5 Commitments Event Organizers Can Make in 2015

January 13, 2015

The way we organize conferences is changing in large ways and small. Needless to say, our team at FRESH couldn’t be more excited; to us, there’s nothing more, dare we say, “refreshing” than when event organizers think outside of the traditional conference box and deviate from the status quo.

Here are five suggestions for 2015 on how event organizers can craft an event that’s truly fresh.

  1. Invite an unexpected and potentially off-topic keynote. 

One of the biggest complaints we hear from conference-goers is that many events they go to have the same speakers every year – and often give different variations of the same speech. Yawn much? If you want to excite your attendees, gift them with the element of surprise. Rather than bringing in the keynote speaker that everyone expects you to invite, introduce a new or unexpected voice that your audience may have never even heard – but will knock their socks off.

  1. Diversify every panel. (Yes, all of them.)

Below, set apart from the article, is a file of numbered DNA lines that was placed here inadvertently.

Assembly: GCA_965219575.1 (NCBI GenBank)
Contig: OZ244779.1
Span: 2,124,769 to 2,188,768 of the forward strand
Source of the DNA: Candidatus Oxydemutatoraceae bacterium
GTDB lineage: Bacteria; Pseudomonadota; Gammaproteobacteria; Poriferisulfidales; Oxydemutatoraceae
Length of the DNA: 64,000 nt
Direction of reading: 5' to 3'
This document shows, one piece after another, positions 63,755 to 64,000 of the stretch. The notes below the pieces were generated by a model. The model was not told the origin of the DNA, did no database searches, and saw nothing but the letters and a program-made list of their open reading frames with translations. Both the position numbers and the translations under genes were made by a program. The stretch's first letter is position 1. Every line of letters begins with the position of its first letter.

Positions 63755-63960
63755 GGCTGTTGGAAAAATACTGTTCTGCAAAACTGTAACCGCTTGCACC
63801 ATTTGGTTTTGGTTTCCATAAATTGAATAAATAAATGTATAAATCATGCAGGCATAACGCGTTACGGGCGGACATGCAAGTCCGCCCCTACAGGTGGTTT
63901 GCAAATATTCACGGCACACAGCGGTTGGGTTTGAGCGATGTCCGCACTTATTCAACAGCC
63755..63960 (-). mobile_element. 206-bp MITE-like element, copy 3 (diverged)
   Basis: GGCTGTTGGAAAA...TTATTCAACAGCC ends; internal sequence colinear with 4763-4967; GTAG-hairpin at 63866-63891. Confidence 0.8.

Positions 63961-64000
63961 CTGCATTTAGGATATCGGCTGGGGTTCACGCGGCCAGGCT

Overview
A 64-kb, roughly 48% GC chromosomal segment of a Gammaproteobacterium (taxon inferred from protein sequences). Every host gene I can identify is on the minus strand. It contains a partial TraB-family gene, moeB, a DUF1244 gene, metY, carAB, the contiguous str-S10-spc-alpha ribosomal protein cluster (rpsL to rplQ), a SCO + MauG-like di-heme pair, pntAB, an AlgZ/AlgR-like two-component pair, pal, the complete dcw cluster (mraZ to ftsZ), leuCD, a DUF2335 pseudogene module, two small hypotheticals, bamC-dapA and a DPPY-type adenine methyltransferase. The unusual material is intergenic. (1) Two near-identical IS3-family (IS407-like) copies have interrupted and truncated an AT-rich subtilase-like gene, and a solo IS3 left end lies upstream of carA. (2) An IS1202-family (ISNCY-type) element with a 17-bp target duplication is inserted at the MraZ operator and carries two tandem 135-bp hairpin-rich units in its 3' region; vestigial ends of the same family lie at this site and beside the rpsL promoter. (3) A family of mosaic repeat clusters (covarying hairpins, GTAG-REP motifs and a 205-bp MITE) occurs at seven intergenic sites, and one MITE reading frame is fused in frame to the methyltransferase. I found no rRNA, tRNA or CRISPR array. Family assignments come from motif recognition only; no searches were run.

There is nothing more irksome (and frankly, boring) to see an all-white, all-male panel at an event. But, sadly, this happens all the time at conferences, as well as in the media. If you want a truly awesome and interesting discussion, your job should be to make sure that a diverse representation of voices is included. Can’t find a person of color and/or woman for the particular panel you’re coordinating? Ahem.

  1. Practice equal pay for your speakers.

Trust us, we get it. Some speakers ask for more money for their time. But we also know that conferences will often tell one speaker they have no budget to pay them, then give the next speaker a hefty payout for the exact same level of participation. When a speaker asks for an honorarium, do your best to honor them.

  1. Don’t just limit “diversity” to race and gender. 

After all, there are a lot more identities out there. For example, too often we see older speakers dominate a conference speaker roster. Do you have any speakers under 30? Any LGBT speakers? Speakers from outside of the U.S.? How about even just outside your field? It’s simple: The more diverse your event, the more generative (and exciting!) the conversation will be.

  1. Invoke action–not just ideas. 

Great conferences should spark awe, wonder, even anger–but what about after the event? If you want your attendees to truly remember your event, think about how they can also be participants, and help channel the emotions you’ve invoked in them, into an important cause. The Clinton Global Initiative’s commitment structure is a useful example of this.

 

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